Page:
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Narc By Matt Singer
That stuff Iím picking out my teeth isnít whatís leftover from dinner; itís some of the grittiness from Narc that I canít seem to shake. This movie is dark, shaded in deep blues and greens so that the on-screen blood (of which there is a healthy amount) ends up looking almost black. Everybodyís beating the tar out of everybody, cops, drug dealers, hoods; if someone appears on screen, thereís a good chance theyíll have bled at least once before the movieís over. Numerous times, the black blood comes shooting out of people like a a freshly-tapped oil rig. Police Academy this ainít.
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A small movie given a larger-than-normal release, Narc was made on the cheap in Toronto and Detroit by director Joe Carnahan (Blood, Guts, Bullets, & Octane). The finished film was shown to the right people, cause eventually it got bought from original distributor Lions Gate Films by Paramount, who are releasing the film along with executive producer Tom Cruise (one of those ďright peopleĒ). William Friedkin, who made cop movie classic The French Connection called Narc ďthe best cop movie ever made.Ē Iím not sure about that (L.A. Confidential is no slouch), but itís a pretty intense thriller.
Jason Patric, whom I will never again mock for appearing in Speed 2: Cruise Control, plays Sgt. Nick Tellis, an undercover cop who opens the movie in a mad foot chase with a junkie brandishing needles of drugs against innocent bystanders. As Tellis chases the perp, the cameraman hoofs it to, in a shot that could best be described as Anti-Steadicam. If you get motion-sick really easy you might want to arrive a few minutes late to the movie.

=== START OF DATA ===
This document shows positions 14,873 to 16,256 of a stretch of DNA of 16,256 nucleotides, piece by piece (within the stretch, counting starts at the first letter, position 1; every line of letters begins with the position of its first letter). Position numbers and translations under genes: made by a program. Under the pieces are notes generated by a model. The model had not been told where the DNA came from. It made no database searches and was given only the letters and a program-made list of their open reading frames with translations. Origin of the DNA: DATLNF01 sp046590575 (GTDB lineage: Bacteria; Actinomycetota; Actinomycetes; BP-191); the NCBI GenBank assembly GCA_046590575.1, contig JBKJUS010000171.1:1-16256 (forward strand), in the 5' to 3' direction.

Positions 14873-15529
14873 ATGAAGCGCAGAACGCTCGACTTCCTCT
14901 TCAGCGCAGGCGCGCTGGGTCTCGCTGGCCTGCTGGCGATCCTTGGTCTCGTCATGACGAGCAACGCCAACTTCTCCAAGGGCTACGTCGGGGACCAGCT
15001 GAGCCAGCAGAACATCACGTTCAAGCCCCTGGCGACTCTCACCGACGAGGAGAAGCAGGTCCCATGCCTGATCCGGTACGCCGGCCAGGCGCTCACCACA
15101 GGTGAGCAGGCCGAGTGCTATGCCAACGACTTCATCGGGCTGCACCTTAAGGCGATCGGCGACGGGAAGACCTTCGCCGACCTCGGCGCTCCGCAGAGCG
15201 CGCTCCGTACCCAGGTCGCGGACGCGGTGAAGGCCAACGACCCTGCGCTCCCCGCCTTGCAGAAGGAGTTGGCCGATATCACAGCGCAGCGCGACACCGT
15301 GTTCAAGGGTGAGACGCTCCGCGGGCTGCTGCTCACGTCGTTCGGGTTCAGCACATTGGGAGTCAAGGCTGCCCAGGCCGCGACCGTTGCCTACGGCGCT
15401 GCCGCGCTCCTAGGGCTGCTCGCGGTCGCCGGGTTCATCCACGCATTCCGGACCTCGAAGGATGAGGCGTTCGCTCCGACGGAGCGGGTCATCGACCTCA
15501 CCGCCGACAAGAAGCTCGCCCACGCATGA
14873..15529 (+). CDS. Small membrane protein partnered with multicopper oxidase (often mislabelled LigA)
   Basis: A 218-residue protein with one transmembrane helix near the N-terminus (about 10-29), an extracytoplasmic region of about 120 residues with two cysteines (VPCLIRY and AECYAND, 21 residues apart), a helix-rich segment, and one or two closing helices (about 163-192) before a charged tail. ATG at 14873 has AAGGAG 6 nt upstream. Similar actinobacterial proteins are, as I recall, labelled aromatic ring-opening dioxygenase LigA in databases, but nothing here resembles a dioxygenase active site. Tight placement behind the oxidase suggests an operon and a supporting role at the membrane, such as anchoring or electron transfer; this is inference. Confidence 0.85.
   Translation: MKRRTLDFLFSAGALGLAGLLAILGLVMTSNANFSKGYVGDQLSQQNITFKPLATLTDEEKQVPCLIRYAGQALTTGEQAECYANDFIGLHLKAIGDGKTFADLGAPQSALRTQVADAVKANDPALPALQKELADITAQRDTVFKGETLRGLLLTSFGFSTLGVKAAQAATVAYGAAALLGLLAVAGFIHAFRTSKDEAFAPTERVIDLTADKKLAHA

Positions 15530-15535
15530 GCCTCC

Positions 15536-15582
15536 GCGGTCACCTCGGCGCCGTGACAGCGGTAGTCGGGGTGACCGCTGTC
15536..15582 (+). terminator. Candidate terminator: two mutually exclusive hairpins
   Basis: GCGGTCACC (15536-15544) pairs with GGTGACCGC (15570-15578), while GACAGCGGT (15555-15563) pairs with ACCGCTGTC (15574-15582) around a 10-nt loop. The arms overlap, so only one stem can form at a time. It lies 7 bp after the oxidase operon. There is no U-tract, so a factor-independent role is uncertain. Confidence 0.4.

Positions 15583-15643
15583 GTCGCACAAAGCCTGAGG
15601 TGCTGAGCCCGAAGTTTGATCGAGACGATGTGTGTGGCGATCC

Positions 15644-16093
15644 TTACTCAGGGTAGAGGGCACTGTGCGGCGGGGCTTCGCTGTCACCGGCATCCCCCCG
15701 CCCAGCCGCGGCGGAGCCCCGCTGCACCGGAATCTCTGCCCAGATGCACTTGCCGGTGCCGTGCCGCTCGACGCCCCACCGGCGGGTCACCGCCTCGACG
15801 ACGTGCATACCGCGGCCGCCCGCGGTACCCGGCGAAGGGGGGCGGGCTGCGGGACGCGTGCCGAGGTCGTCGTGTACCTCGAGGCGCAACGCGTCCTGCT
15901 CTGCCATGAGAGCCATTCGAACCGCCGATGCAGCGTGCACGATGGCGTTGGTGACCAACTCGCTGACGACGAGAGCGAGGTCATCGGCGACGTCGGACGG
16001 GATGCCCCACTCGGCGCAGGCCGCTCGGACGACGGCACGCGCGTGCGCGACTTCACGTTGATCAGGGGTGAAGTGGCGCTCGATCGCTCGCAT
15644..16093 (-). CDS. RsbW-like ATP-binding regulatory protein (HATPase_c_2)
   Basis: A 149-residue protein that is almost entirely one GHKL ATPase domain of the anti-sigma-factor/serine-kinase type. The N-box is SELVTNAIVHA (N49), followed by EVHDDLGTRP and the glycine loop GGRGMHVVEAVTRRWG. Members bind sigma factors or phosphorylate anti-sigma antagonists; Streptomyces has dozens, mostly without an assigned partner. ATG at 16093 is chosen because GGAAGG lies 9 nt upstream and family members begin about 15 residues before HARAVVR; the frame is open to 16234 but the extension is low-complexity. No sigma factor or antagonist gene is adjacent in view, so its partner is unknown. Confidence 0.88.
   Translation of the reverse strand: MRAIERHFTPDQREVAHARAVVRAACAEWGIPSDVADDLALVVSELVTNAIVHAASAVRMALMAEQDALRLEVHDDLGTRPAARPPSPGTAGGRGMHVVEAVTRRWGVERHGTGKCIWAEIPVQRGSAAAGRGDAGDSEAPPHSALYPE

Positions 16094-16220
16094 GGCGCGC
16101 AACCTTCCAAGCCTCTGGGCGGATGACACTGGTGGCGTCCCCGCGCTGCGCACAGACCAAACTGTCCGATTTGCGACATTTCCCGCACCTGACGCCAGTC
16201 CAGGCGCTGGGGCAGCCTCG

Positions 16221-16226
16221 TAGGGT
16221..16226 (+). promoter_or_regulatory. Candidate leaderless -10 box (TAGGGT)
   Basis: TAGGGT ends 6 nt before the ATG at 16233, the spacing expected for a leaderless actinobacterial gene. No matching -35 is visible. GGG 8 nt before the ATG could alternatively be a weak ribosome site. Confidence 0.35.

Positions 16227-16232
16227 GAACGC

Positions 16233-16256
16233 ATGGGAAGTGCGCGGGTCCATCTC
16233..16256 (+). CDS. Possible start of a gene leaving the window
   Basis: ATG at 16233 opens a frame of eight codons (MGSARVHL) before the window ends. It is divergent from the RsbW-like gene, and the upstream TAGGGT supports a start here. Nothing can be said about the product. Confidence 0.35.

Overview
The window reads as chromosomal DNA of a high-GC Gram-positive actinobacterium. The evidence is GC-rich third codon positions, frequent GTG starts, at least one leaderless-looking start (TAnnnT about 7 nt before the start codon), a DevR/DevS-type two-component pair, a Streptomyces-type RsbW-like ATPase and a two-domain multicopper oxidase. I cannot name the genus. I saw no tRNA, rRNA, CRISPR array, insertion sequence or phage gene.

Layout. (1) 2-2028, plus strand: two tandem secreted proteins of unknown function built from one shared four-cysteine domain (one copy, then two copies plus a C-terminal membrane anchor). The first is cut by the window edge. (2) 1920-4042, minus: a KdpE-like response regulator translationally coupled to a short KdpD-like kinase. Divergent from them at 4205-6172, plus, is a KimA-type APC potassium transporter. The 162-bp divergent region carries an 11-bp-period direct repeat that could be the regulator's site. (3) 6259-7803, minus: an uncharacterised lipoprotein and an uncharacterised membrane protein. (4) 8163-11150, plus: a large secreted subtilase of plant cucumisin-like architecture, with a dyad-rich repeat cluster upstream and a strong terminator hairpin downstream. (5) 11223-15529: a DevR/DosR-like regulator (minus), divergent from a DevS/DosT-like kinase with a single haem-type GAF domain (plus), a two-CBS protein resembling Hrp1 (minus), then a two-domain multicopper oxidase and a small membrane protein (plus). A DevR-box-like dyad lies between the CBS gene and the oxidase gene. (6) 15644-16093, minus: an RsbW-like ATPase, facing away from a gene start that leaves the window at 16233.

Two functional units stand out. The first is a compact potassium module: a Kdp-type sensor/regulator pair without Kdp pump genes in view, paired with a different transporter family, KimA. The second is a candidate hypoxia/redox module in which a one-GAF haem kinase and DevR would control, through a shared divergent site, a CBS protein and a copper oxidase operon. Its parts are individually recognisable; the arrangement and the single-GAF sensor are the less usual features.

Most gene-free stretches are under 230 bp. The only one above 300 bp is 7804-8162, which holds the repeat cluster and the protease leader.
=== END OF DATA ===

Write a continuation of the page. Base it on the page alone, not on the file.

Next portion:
Months later, Tellis is reassigned to take a case involving a murdered cop and his overly aggressive partner, Lt. Oak (Ray Liotta). Tellis does not want to go out in the field again after that drug bust fiasco, but he is offered a cushy job if he closes the stagnant case. Despite the protests of his wife (Krista Bridges), he is soon bracing suspects and digging through paperwork, searching for those answers that only really tortured, soulful cops seem to be able to find. Patric is really good in this role - though Liotta has been getting a lot of the press, itís really Patric who brings me into the world of Narc with tortured eyes and a lifetime of sadness in his voice.
Both lead cops are a little too good at their jobs, and the movieís most frequent theme is the conflict between wives and their cop husbands. Carnahan (who also wrote the film) seems convinced that effective cops and married ones do not mix - Oak tells an interesting story about losing his wife and his improved job performance. Carnahan gives the quieter scenes some elegant visuals; in one shot, Tellis sits at home, staring at a bulletin board of crime scene photos as his wife walks by, in some slinky underwear and completely out-of-focus; a beautiful representation of his state of mind. Thatís some smart direction.
You might need the plot explained to you at the end, but itís worth nothing that once you straighten all that stuff out, the finaleís numerous twists are completely believable within the confines of the structure Carnahan has established. Thereís even an ambiguous ending, which is satisfying in some aspects but not in others.
Narc is a movie that has all the basics right: a sturdy plot, terrific acting, juicy visuals, and twists like a pretzel. Carnahan, who has only directed one previous feature, has made a very solid movie with near perfect pacing; after the initial jolts, each scene feels just a little bit tenser than the last until a final showdown in a chop shop that will have you white knuckled and going ďIs that Busta Rhymes?Ē (Answer: yes!) Carnahan has a very promising future, and Liotta and Patric have reestablished themselves as actors who can add pathos and emotion to action movies. They kick ass because they care.